Some good news Friday for customers of Green Mountain Power, the state's largest electric utility. The company has agreed to lower rates starting in October by .76 percent.

Meriel Jane Waissman / iStock

Think about cybersecurity, and you'll likely think about some of those headline-making data breaches at big corporations. Superstores and credit card companies losing control over long lists of customers and data.

But the majority of companies that suffer data breaches are small businesses, with fewer than 100 employees. And it's just those businesses that often have the least access to resources needed to guarantee the security of their data online. What can they do to keep their data - and their customers - safe?

In 1972, when asked his opinion of the French Revolution’s effect on world history, Chinese Foreign Minister Chou En Lai responded, “Too soon to tell.”

A long view, to be sure, but many historians prefer it. Only time provides the perspective necessary for genuine understanding.

For five hundred years, beginning in the 10th century, China was the world’s greatest economic power: trading across the southwest Pacific and the Indian Ocean, into the Persian Gulf and Red Sea.

Vogel: Nineteen Days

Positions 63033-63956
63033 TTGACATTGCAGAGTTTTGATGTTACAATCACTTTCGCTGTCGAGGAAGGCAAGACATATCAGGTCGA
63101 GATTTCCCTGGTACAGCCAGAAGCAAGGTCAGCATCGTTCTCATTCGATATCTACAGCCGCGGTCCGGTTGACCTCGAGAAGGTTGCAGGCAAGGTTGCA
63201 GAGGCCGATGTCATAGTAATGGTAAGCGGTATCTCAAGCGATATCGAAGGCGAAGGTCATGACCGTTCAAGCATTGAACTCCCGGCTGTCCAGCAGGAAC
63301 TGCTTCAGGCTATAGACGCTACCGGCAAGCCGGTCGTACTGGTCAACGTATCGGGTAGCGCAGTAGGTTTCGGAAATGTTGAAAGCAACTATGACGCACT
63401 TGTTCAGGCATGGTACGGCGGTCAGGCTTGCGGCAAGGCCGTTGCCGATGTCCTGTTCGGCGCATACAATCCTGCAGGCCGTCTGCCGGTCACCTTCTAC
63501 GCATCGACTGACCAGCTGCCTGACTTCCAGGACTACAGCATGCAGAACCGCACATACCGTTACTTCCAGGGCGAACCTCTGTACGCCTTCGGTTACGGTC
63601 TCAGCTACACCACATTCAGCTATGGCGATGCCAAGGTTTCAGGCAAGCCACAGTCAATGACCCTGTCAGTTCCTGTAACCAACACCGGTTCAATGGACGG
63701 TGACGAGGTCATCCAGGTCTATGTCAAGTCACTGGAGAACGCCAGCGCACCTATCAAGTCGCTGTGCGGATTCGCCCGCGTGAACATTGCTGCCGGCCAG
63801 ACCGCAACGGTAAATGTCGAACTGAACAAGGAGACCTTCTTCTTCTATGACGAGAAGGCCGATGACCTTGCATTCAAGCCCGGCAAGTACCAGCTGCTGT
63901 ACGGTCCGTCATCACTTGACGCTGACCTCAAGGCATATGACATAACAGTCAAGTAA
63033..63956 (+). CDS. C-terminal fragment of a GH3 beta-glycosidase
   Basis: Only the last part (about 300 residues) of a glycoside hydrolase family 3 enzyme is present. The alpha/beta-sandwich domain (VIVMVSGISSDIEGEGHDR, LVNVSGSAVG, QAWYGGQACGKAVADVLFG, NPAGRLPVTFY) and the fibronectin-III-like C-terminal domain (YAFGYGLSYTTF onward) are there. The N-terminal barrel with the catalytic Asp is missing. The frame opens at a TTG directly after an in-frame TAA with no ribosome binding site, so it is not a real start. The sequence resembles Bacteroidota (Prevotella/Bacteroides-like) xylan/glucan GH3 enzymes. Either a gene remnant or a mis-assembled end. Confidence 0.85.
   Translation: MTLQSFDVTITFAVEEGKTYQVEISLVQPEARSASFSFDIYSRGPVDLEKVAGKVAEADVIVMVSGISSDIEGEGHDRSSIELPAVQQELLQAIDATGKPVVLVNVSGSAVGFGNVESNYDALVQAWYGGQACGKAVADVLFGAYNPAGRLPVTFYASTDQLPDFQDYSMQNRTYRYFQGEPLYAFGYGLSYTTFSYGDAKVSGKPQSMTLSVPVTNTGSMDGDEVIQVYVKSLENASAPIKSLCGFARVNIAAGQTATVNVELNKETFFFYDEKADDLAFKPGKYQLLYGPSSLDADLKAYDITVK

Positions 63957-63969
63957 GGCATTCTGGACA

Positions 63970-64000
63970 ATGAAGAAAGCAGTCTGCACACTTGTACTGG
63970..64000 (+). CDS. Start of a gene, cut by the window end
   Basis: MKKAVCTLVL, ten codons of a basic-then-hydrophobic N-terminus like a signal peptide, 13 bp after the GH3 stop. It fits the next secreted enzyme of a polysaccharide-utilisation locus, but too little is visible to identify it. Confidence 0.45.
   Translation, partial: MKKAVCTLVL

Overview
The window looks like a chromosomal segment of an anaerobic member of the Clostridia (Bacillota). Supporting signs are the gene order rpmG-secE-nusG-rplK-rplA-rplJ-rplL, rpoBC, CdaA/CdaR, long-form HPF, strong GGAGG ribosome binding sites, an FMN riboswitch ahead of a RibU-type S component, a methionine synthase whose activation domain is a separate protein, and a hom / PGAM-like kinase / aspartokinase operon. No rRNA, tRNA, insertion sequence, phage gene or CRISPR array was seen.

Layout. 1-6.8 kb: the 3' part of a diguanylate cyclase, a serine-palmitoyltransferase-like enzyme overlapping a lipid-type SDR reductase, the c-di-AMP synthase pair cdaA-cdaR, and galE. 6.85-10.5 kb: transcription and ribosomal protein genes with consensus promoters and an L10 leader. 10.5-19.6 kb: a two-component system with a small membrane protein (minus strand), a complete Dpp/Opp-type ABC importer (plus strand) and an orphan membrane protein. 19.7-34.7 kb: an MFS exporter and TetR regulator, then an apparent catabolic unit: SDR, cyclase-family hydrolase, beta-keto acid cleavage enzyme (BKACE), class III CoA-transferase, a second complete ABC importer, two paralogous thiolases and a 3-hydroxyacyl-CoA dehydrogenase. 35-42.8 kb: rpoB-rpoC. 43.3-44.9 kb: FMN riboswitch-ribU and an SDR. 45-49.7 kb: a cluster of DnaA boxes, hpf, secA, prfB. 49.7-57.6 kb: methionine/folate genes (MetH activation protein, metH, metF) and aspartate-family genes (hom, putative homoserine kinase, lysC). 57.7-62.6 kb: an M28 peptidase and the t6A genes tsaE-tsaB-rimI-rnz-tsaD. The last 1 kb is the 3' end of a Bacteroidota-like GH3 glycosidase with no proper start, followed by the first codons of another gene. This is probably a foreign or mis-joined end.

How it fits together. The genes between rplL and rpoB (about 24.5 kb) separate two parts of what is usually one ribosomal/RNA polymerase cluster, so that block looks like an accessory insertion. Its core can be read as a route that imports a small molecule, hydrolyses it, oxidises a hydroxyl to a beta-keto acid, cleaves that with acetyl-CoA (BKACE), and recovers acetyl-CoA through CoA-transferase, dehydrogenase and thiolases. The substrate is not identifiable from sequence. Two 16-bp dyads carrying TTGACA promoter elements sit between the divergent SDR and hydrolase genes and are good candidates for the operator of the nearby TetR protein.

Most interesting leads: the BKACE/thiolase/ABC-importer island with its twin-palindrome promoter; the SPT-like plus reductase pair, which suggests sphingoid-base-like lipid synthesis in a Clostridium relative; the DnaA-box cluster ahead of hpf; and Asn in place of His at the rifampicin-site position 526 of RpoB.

Feb 19, 2015

Next Wednesday, February 25, The Norwich community will gather at the Marion Cross School to celebrate the nineteen days of Norwich.

LDProd / iStock

Personal finance experts have cautioned us for years that credit card debt is a financial trap. But Vermonters have an average of $9,667 in credit card debt, according to the Vermont Financial Literacy Task Force, and that's better than the national statistics. We look at managing credit and debt, complicated financial tools and language and we learn how younger people deal with debt differently than their parents.

Toby Talbot / AP

Vermont is about to implement a major change in the way people who have been arrested move through the justice system. Pretrial risk assessment services will help judges and prosecutors decide whether to set bail, or to send people to treatment, instead of jail.

On the next Vermont Edition, we’ll learn about the new pretrial services and how they will work with Annie Ramniceanu, director of pretrial services at the Department of Corrections, and Judge Brian Grearson, the incoming Chief Administrative Judge for Trial Courts in Vermont.

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Native to North America, milkweed grows wild and has been used in the past to remove warts, cure dysentery and suppress coughs. Native Americans also taught early settlers how to cook the native wildflower so it could be safely eaten. Milkweed is the breeding ground for Monarch butterflies, whose population has decreased in the past years due in some part to the reduction of milkweed plants growing wild.


Chief fiscal officer Steve Klein has concluded that the 2015 legislature will face an expected general fund shortfall of from $90 to 120 million dollars for Fiscal Year 2016.

Making the fiscal situation worse is a reduction in Federal Medicaid cost sharing, higher pay and fringe benefits under the Pay Act passed in May, and the pressing need for increasing contributions to pay for retired teacher health costs. Jim Reardon, commissioner of the Department of Finance and Management, said in August that he’s running out of one-time pots to raid.